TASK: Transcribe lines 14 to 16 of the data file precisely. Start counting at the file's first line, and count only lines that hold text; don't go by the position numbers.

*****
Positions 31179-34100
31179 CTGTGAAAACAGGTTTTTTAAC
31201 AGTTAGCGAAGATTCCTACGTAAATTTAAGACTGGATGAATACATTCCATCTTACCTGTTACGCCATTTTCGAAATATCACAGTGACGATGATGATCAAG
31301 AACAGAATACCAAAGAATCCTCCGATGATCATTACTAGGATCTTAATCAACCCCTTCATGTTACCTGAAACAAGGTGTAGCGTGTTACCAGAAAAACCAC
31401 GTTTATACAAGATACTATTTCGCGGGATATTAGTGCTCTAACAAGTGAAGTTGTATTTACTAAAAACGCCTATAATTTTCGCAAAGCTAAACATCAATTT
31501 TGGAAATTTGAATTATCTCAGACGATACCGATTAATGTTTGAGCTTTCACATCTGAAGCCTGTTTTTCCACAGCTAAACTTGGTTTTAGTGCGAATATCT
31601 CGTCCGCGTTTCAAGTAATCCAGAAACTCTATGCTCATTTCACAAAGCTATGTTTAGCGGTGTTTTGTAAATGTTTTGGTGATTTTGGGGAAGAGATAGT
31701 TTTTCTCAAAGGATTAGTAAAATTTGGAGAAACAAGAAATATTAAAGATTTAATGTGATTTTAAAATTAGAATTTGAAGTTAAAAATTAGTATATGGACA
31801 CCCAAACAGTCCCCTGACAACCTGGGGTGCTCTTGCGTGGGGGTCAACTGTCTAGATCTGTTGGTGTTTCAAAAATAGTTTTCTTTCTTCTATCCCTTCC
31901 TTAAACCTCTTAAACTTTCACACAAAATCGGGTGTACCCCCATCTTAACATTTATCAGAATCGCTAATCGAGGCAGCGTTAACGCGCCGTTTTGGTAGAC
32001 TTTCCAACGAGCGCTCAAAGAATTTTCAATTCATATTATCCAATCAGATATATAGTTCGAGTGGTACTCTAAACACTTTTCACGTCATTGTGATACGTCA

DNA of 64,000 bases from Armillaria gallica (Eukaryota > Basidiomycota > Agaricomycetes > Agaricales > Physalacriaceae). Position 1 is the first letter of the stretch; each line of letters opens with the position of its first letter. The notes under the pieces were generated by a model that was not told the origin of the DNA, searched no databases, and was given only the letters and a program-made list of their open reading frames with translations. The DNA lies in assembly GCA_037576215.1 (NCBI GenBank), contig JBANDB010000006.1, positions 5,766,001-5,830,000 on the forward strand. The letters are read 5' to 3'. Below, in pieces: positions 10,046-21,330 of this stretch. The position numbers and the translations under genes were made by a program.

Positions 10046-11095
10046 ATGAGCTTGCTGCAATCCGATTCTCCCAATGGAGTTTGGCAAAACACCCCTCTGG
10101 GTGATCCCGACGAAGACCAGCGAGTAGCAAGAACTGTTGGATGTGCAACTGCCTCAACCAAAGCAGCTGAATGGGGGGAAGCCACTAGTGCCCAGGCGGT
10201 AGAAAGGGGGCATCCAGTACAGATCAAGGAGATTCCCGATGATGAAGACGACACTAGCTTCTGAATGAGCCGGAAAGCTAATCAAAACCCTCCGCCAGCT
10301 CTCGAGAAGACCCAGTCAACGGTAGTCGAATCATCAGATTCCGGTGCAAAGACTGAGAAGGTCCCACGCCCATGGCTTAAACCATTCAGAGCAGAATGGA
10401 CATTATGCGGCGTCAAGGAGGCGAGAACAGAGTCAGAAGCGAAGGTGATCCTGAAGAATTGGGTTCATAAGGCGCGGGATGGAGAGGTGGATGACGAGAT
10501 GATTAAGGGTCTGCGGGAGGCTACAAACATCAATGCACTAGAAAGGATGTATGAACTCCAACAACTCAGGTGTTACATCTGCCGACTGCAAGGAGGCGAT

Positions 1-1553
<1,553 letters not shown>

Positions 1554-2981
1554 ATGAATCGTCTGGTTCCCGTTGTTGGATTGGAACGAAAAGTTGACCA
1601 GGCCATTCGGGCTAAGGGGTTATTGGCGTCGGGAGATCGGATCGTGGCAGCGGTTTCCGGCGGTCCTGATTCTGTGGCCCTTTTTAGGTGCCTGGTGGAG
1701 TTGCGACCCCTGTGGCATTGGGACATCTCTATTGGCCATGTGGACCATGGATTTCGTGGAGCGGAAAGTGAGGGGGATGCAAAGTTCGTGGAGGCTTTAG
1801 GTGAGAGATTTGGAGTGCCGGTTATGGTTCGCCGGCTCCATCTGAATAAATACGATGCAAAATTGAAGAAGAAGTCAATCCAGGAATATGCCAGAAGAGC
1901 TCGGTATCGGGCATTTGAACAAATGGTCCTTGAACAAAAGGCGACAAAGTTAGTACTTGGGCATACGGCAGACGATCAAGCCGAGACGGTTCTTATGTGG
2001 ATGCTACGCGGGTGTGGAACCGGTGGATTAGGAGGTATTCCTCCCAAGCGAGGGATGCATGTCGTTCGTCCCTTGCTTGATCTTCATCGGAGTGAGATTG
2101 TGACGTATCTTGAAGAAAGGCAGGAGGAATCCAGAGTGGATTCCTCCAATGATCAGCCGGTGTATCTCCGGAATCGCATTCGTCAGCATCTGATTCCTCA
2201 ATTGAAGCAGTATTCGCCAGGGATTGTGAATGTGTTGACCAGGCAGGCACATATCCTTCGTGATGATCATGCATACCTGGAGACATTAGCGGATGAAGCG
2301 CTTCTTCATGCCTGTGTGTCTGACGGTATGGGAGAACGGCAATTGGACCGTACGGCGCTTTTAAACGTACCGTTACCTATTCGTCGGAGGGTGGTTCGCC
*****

10046 ATGAGCTTGCTGCAATCCGATTCTCCCAATGGAGTTTGGCAAAACACCCCTCTGG
10101 GTGATCCCGACGAAGACCAGCGAGTAGCAAGAACTGTTGGATGTGCAACTGCCTCAACCAAAGCAGCTGAATGGGGGGAAGCCACTAGTGCCCAGGCGGT
10201 AGAAAGGGGGCATCCAGTACAGATCAAGGAGATTCCCGATGATGAAGACGACACTAGCTTCTGAATGAGCCGGAAAGCTAATCAAAACCCTCCGCCAGCT